AUGUSTA, Ga. (AP) — PGA champion Y.E. Yang won't let himself think about winning back-to-back majors even though he is back atop the leaderboard again.
The winner of last year's final major is one stroke off the lead at the Masters after shooting a first-round 67 on Thursday. Yang and four others — including fellow South Korean K.J. Choi — trail 1992 Masters champion Fred Couples.
"I don't want to say that I'm surprised, but that's the best round that I've had here at Augusta National," said Yang, who tied for 30th in 2007 and missed the cut last year. "So I am very happy."
Yang's victory at Hazeltine National last August was the biggest upset golf has seen in years. It was the first major title won by an Asian player. Yang hadn't started playing golf until he was 19, and only joined the PGA Tour in 2007. His lone other victory was the 2009 Honda Classic.
Oh, he also beat that guy named Tiger Woods to win.
Yang has only one top-10 finish in his eight previous starts this season, finishing third at the Phoenix Open. But he managed the wind right Thursday, making only one bogey.
But Yang has a long way to go before he can add a green jacket to his Wanamaker Trophy. No one has won back-to-back majors since Padraig Harrington, who won the British Open and the PGA Championship in 2008.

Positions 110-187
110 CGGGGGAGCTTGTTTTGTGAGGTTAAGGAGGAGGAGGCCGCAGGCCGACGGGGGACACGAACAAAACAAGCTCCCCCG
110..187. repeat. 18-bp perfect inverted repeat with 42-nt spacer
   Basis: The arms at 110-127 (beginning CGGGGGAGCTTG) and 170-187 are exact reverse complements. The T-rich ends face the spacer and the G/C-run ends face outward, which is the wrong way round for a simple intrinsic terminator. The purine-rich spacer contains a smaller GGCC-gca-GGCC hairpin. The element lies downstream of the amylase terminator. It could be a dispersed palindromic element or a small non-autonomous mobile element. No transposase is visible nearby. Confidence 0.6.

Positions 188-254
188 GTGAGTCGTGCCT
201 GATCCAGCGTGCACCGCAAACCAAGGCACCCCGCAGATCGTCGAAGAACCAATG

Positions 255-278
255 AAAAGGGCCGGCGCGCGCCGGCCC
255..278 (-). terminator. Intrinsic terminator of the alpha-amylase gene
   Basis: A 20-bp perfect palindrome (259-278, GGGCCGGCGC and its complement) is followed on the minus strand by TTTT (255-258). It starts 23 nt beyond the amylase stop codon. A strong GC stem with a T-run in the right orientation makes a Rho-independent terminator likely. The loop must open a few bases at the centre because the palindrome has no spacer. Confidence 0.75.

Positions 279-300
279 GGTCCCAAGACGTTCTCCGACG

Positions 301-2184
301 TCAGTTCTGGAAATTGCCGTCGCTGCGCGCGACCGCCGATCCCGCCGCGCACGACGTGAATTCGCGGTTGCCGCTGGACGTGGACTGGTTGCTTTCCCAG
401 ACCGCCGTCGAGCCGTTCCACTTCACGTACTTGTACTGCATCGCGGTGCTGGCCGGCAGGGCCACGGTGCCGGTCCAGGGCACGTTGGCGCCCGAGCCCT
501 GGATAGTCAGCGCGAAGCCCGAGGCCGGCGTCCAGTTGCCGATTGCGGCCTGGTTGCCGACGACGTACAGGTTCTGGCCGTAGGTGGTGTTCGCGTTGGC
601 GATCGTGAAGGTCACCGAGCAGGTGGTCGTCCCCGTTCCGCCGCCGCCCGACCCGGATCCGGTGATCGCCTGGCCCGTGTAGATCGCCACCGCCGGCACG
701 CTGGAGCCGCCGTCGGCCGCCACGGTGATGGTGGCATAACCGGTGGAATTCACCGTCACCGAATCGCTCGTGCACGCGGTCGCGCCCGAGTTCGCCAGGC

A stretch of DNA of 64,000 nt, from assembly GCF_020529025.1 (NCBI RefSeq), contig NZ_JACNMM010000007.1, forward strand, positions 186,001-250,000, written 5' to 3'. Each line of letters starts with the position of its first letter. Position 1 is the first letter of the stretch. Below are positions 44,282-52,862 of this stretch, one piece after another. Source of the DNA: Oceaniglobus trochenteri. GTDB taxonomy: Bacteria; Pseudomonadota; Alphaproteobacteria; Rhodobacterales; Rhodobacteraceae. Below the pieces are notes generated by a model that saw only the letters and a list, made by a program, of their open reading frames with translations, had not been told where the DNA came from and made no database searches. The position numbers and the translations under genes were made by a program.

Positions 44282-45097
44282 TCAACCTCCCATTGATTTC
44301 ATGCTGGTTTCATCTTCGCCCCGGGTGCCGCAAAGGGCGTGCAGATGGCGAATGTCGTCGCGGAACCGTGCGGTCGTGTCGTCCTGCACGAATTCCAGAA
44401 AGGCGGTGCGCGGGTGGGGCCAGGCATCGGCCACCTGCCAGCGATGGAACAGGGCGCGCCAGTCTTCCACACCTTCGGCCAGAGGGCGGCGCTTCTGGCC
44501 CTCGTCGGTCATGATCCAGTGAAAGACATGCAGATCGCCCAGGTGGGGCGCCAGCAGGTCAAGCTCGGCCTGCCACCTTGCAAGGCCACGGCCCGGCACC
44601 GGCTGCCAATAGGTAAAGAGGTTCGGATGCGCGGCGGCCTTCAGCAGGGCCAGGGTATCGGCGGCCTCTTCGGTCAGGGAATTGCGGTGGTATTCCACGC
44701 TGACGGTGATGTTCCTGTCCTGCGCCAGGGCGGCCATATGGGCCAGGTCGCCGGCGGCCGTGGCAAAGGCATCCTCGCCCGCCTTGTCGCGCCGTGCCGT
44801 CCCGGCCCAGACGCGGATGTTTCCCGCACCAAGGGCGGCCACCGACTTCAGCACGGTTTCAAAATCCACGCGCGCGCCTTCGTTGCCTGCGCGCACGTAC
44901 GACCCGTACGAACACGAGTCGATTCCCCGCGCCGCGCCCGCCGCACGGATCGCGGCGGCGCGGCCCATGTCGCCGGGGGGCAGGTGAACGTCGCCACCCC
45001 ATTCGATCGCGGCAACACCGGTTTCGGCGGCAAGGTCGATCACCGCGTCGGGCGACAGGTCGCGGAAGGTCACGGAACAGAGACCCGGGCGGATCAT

"Every tournament that I come into, I usually try to put myself in a position to at least go into the top 10 after the third round," Yang said. "It would be nice, yes, but no, I really don't have a conscious feeling of trying to win back-to-back majors."
BACK TO THE ROARS: Tiger Woods couldn't figure out why he saw so many low scores on the board before he teed off. Then he looked at how the course was set up and it all made sense.
The pins were accessible on several holes, and the tee markers were moved up.
As a result, 44 players were at par or better, and 16 players shot in the 60s. Strangely, no one is talking about all the fun being taken out of Augusta National any more.
"It gets me back to thinking that's the way the course was originally designed to be played," Tom Watson said.
Jerry Kelly says it could change. He suspects the club set up the course for scoring because of high winds expected ahead of the storms.
"It's set up to score today, there's not question about it," Kelly said after his 72. "I think that's as easy as you're going to see Augusta, which is not that easy. We're at Augusta, so there's nothing easy about an easy setup."
IN FINE FORM: Trevor Immelman is feeling good again. Just check out his scorecard.
The 2008 Masters champion shot a 3-under 69 in the first round Thursday, only the second time he's broken 70 since having surgery on his left wrist last October.
"I felt like I was getting close, but still not close enough," Immelman said. "The practice rounds here, I started hitting some shots that felt real good, and it was nice to do the same today."
Immelman, whose last victory was at Augusta National, missed most of last season with severe tendinitis in his left wrist. He tried to let the injury heal with rest, but eventually realized surgery was his best option. He couldn't touch a club for three months, and only started hitting balls again in February.
He returned to the tour at the Phoenix Open the last week of February, and has made four starts. His best finish is a tie for 59th at the Honda Classic, where he shot a 68 in the second round.